- Most damage to unpaved roads – as much as 80% – is caused by rain run-off;
- Related to this unpaved roads surfaces are a major cause of sedimentation (up to 35%, excluding gullies) in mountain catchments;
- This can be minimized when water is systematically directed to the land rather than running along the road surface;
- This requires the consider design of unpaved road alignments – regular slope reversal, avoid sunken roads and include basic road drainage
- Several additional measures preserve unpaved roads, enable water harvesting and reduce erosion: water bars, rolling dips and infiltrating bunds
- Providing water harvesting measures combined with road drainage is essential to unpaved roads all over the world. Maintenance of unpaved feeder roads is in many countries heavily underfunded. Measures that have the double purpose of reducing damage and promoting beneficial water use will contribute to longevity of vital rural road connections.
This chapter discusses basic measures that reduce damage to unpaved roads while guiding water away from the surface to use it productively or for recharge. Maintenance of unpaved roads is a challenge in many countries. The ballpark figure is that 80 percent of the damage to unpaved roads is water related. Unpaved roads are usually built to much lower standards than paved roads. For instance, they may not be equipped with a road drainage system.
Moreover, funds for maintenance of lower-tier roads are chronically insufficient. Because the financing of maintenance is a challenge, repairs may take a long time, with a major impact on connectivity in remote areas. The lack of maintenance is compounded by the fact that in some areas unpaved roads are made from highly erodible material for lack of a better choice. The rutting of such unpaved roads constitutes an important road safety issue. For these reasons, preventive measures that reduce the degradation of the unpaved part of the road network are extremely important.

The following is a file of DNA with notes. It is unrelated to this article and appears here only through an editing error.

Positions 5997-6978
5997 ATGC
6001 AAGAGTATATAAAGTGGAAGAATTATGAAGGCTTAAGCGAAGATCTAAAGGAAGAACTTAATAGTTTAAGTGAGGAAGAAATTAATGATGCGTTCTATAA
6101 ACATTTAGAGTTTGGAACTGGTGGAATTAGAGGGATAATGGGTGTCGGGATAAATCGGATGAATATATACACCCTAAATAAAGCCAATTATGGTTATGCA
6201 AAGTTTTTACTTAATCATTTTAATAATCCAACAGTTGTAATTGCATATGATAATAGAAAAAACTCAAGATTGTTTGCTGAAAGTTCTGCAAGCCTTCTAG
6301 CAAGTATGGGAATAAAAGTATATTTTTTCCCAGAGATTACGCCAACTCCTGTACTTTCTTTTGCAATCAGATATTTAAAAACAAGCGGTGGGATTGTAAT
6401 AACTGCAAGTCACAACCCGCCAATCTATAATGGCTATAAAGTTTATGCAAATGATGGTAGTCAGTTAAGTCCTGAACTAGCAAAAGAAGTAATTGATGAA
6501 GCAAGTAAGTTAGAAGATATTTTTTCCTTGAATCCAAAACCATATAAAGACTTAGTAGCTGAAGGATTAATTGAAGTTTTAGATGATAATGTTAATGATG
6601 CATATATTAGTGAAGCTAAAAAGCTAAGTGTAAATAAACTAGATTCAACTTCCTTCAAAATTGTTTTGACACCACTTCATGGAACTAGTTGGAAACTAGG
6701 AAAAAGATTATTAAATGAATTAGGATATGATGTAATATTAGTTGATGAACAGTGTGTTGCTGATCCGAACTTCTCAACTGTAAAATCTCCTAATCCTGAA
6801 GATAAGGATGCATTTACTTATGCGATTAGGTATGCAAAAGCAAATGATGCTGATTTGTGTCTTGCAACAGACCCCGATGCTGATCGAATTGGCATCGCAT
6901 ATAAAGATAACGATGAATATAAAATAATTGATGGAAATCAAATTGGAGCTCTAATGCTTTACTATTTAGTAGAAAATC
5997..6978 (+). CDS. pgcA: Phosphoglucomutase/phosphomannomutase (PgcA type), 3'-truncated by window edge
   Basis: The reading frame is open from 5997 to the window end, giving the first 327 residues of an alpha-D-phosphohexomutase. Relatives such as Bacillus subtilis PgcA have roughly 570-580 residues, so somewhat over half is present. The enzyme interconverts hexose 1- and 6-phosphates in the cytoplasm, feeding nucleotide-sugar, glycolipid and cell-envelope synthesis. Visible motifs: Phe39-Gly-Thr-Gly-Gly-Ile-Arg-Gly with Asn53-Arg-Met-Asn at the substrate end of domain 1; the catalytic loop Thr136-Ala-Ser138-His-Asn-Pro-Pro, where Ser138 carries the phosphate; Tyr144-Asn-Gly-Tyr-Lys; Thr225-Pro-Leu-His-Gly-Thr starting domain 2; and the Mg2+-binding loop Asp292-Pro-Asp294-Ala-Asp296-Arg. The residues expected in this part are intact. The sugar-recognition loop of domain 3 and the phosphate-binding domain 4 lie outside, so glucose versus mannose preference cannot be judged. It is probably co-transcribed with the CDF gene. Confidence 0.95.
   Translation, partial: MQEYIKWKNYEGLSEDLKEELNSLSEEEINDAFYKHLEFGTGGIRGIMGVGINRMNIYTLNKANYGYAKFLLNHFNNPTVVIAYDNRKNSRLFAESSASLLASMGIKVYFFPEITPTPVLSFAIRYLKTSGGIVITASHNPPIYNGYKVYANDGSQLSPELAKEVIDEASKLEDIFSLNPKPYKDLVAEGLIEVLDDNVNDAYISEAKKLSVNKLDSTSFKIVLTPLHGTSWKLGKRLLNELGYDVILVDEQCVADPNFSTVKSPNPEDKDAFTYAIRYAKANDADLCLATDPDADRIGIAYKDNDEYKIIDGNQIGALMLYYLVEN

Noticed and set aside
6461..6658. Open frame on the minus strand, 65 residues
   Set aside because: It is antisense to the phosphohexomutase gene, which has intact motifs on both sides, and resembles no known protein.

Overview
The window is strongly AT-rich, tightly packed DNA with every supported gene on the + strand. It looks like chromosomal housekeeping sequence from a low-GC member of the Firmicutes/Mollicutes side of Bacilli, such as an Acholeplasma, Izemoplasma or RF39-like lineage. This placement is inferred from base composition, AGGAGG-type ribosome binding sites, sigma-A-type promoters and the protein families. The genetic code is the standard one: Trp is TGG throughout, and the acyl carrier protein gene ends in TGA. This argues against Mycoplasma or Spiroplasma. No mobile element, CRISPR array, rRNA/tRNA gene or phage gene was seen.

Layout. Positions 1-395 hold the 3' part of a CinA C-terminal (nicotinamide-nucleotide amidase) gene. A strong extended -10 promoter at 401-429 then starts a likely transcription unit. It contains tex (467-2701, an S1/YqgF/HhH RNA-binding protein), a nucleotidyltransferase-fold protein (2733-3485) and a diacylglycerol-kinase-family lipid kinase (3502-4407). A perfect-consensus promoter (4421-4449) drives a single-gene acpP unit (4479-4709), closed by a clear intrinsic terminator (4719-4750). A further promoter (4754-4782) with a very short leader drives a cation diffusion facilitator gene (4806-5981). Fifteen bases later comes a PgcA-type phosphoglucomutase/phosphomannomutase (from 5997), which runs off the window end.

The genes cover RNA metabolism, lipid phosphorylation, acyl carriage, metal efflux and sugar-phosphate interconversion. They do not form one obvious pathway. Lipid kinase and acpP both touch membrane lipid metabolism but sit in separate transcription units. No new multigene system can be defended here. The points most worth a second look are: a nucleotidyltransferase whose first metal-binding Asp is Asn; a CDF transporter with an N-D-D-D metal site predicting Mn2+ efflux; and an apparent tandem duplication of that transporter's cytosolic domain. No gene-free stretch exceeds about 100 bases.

Preventing damage to unpaved roads by combining adequate road drainage with water harvesting is essential. More than 75 percent of the roads in many countries are unpaved. They are the largest single intervention in the rural landscape. As discussed in Chapter 3, they are also main contributors to the sediment in a catchment: ranging from 12 percent to 40 percent, according to the literature. Several studies on forestry development in the United States establish that road development, more than logging, accelerated sedimentation in local streams. This is because roads start to behave as tributaries of the streams, “creating a more efficient sediment delivery system” (Castro and Reckenhoff 1995). Practices that keep the sediment out of the stream, like vegetation buffers, are bypassed and sometimes even destroyed during the construction of rural roads.
Where a rural network is expanding in the upper catchment of a hydropower dam and no water management measures are taken, the accelerated sedimentation may considerably shorten the lifespan of the hydropower reservoir. There is a risk of this happening in the upper catchment of the Grand Ethiopia Renaissance Dam, Africa’s largest dam: even though part of the catchment consists of deep and highly erodible soils, new rural roads are constructed without adequate drainage and water harvesting facilities.